If you would like to see a video of me pruning a gooseberry bush in my garden please click on the play button below, I hope you find it helpful.

Pruning New Redcurrant Bushes

Bear in mind all the points given above, and aim for building a well shaped, upright growing bowl shaped bush which will probably start on a single stem for about 5in (15cm) from the ground. Best to make any pruning cuts to an outward facing bud we are after a bush which is not crowded out in the middle.

Any new branches which are sagging should be removed in favour of the upright canes. The sagging branches will be weighed down to the ground with the fruit.


Any pruning involves several steps. This is due to the fact that you can’t remove too many shoots if the owner of the summer cottage does not want to completely lose the crop this year.


In one procedure, you can remove up to 1/3 of the green mass, but it is advisable not to bring to this value. In this case, you should adhere to a certain order in the removal of branches.

  1. First of all, you should get rid of dry and broken branches. The infected parts of the plant are also subject to immediate removal.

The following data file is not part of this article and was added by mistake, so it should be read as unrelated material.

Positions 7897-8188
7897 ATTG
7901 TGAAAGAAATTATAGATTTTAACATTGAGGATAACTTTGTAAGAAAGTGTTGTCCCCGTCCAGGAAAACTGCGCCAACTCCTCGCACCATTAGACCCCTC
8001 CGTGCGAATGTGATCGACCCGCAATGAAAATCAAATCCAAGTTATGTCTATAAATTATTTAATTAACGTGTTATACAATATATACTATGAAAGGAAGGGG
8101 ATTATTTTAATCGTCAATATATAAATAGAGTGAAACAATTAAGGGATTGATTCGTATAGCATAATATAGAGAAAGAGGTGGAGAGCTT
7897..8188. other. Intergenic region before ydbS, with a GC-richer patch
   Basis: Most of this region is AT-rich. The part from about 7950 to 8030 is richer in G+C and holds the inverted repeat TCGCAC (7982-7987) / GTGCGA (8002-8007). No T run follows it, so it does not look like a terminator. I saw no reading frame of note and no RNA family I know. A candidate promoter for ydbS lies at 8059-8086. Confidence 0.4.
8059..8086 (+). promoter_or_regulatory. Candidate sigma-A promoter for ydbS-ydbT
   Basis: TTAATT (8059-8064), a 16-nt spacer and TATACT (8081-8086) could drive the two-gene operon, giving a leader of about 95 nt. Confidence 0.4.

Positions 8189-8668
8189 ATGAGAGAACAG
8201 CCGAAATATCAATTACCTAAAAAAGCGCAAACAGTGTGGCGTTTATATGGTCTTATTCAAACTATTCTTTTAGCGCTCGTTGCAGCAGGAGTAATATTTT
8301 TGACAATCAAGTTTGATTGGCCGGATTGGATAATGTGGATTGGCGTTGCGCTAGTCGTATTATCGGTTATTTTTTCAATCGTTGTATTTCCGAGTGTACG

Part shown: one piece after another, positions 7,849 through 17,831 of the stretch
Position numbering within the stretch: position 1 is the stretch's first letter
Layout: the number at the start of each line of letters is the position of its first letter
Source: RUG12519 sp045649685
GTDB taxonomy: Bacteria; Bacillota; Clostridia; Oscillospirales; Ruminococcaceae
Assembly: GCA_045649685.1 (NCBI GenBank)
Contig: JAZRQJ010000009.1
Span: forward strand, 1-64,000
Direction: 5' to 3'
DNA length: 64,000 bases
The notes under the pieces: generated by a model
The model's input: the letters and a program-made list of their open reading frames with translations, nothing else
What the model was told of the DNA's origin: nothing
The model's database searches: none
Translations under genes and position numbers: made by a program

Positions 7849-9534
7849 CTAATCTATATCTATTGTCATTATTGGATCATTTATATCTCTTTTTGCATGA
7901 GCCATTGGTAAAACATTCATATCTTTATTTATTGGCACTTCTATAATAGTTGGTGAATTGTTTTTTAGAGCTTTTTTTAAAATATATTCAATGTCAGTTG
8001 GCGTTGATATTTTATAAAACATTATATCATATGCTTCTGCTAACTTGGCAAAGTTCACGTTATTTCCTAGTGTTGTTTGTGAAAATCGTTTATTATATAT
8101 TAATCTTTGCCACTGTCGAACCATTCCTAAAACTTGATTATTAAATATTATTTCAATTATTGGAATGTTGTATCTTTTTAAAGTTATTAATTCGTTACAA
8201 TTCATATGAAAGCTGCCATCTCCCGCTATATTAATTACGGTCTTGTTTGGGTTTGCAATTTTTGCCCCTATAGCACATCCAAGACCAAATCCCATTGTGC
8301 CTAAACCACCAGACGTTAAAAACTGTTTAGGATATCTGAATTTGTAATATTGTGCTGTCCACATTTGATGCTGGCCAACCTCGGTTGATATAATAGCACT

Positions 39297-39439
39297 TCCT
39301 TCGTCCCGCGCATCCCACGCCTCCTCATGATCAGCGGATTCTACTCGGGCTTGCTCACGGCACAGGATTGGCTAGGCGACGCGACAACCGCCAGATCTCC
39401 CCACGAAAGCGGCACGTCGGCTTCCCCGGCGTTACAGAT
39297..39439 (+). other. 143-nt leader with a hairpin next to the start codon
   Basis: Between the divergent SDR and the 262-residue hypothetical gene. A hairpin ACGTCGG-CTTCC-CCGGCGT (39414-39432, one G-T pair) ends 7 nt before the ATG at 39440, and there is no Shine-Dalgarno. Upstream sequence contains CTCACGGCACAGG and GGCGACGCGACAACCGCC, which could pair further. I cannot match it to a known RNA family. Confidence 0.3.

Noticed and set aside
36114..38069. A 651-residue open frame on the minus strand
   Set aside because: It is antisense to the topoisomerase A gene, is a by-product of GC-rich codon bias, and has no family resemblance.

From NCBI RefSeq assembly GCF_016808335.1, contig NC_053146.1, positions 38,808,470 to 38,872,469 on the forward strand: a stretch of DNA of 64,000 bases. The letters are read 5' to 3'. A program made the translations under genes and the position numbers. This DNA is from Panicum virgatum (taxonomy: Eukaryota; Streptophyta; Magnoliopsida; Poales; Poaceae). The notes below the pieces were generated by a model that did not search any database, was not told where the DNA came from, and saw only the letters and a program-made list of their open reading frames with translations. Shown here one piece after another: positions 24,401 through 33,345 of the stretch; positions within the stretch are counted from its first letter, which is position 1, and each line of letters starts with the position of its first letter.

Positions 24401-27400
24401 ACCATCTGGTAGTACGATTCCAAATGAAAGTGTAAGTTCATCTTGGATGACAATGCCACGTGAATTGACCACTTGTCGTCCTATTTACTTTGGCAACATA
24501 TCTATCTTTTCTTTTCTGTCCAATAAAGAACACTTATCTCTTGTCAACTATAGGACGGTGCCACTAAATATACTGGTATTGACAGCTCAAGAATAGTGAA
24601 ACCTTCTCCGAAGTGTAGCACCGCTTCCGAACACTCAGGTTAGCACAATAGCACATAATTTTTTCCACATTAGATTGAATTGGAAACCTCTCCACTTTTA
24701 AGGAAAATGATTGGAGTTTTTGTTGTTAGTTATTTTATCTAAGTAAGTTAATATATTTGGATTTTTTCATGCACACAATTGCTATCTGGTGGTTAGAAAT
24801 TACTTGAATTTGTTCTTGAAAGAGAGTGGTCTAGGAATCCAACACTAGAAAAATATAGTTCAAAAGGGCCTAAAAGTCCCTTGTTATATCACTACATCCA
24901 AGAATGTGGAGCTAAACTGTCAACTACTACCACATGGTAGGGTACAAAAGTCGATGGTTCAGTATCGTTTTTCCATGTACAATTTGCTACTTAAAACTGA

2. Then they try to cut too weak and tender shoots, because by the winter they do not have time to become covered with bark and will still freeze. This part of the procedure is carried out in the fall.
  3. If possible, it is necessary to remove deformed shoots, as well as intertwined branches.
  4. In May or June, it is worth getting rid of spinning tops and basal shoots.
  5. In the spring, when sanitary pruning, it is necessary to cut those branches that grow to the center of the bush. They thicken the crown and prevent the berries from ripening.
  6. It is advisable to get rid of branches located horizontally and growing downward, especially if they grow near the surface of the earth. Such shoots spoil the shape of the crown and almost never bear fruit.

All infected, dry and old branches, as well as fallen leaves, should be burned.


The largest yield is brought by 2-, 3-year-old branches of currant. Shoots, over 5 years old in blackcurrant and over 8 years old in red or white berries no longer give. Rejuvenating pruning is primarily aimed at getting rid of old branches and replacing them with new ones.

The procedure includes the following steps.

  1. Begin by removing branches older than 5 years. If it is not possible to get rid of them at one time, the pruning is repeated in the fall or next spring. It is recommended to start from the south side.
  2. If the bush is well formed, then three-year branches are removed. If not, that is, the number of two-year-old shoots is not enough, only a part is cut out, and the next year, repeat the procedure.